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Abstract

Iron chelates, iron salts, and acid-treated mine tailings significantly increased turfgrass greening of Kentucky bluegrass (Poa pratensis L.) when compared to control plots. Turf treated with iron salts and acid mine tailings after 384 days were significantly darker green than those treated with chelates. There was a positive correlation between turf color, total leaf iron, and chlorophyll 17 days after treatment, but not after 384 days.

Open Access
Authors: and

Abstract

The mineral composition of grasses commonly used for turf has received little study. This is especially so for the micronutrient elements. Some data are available for grasses grown under pasture conditions (7), however, most of these grasses and their method of culture are quite different from turfgrasses. The paucity of information on turfgrasses prompted this survey of the mineral composition of several grasses commonly used for ornamental purposes. The grasses studied were grown in the field under a maintenance program typical of that used for turfgrasses. The results should be of value for future comparisons where nutrient toxicities, deficiencies or imbalances are suspected.

Open Access

Fungicides, including Topsin M, Rovral, Ronilan, Ridomil/Bravo, TD 2350-1, CGA 219417, and a combination of Topsin M and TD 2350-1, were evaluated for control of Botrytis allii in a commercial field of hard, yellow, seed onions near Madras, Ore. The 10 × 25-ft split-plots were replicated three times in a randomized complete block design, with half the plot planted with Topsin M-treated seed prior to planting. Plots received a single fall fungicide application on 30 Sept. 1994, and two spring applications on 3 May and 13 May 1995. Stand counts were taken 4–6 Nov. 1994 and 21 Apr. 1995 to evaluate reduction in plant population over winter. Three row-foot of plants grown from untreated seed were removed and examined for lesions and sporulation 15–19 June 1995. Thirty-plant samples were taken from both plots with treated and untreated seed 17–21 July 1995. Botrytis was considered present if lesions plus sporulation were observed on the bulb at the time of sampling, or if sporulation developed on previously non-sporulating lesions within 3 days of storage in plastic bags at room temperature. A visual rating of plants that remained standing due to adequate root systems was conducted 24 July 1995. Bulb evaluation of non-seed-treated plots on 15–19 June indicated significant control of botrytis with TD 2350-1 over plots not receiving foliar fungicide application. Evaluation of non-seed-treated plots on 17–21 July indicated Topsin M, TD 2350-1, and a combination of the two fungicides provided significant disease control compared to plots without foliar application of fungicides. There were no significant differences between fall and spring stand counts, or between treated and untreated seed.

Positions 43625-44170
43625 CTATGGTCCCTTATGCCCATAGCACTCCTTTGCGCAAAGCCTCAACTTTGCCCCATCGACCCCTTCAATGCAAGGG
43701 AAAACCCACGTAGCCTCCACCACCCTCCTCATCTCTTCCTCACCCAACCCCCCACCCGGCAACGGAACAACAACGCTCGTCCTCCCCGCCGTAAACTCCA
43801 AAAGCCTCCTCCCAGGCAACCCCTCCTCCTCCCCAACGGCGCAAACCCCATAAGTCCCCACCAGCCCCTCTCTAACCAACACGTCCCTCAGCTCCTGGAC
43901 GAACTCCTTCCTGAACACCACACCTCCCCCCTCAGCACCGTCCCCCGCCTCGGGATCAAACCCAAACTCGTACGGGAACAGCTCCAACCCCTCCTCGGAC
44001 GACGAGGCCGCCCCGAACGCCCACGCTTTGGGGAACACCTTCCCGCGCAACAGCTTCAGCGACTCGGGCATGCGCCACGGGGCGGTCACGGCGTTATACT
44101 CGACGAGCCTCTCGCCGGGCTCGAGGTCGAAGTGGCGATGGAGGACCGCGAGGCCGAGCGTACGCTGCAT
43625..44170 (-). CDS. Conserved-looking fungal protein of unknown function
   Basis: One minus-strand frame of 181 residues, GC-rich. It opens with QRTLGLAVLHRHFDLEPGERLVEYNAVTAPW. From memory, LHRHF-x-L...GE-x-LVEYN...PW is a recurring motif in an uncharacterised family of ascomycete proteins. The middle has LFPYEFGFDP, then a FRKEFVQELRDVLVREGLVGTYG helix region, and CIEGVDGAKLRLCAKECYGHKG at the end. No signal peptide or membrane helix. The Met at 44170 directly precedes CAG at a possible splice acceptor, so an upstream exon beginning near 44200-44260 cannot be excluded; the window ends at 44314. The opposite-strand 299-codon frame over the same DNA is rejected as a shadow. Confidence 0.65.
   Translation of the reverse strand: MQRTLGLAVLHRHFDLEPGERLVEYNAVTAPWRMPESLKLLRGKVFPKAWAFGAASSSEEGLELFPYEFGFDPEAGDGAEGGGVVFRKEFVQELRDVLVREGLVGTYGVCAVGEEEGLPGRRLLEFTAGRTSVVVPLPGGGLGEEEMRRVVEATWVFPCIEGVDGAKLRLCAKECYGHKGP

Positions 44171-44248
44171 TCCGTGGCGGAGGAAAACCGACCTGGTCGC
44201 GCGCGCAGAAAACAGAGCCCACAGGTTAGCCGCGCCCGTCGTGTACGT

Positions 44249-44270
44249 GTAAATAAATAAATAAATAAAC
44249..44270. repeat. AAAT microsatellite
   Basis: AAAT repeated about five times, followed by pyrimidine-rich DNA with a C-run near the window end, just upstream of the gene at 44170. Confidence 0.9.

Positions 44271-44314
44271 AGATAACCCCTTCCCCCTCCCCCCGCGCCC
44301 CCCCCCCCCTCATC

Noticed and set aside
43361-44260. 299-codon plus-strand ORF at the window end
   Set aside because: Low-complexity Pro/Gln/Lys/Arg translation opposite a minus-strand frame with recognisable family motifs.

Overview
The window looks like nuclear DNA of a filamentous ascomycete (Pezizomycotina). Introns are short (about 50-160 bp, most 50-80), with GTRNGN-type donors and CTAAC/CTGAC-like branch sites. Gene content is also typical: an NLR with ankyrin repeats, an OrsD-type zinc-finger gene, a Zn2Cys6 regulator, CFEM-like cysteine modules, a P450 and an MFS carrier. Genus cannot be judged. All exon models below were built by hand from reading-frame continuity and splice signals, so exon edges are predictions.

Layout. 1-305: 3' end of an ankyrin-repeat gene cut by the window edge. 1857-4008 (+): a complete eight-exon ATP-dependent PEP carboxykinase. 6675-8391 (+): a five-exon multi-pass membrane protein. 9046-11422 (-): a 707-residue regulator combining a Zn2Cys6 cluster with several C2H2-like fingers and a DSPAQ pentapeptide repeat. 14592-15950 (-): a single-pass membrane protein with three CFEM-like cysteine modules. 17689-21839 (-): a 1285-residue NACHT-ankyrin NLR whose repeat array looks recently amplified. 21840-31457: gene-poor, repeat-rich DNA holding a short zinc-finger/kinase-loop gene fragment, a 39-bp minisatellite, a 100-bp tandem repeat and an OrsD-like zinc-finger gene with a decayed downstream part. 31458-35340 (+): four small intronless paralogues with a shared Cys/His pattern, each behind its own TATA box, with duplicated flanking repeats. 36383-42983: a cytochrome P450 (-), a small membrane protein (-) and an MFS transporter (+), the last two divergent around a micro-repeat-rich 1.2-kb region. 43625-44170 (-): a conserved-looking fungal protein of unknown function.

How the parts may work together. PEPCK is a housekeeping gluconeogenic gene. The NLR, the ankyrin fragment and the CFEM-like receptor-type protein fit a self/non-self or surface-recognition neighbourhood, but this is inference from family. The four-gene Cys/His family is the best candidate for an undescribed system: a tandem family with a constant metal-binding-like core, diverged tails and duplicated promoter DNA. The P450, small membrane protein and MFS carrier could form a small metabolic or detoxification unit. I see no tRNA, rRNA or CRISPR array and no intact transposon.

Free access

Abstract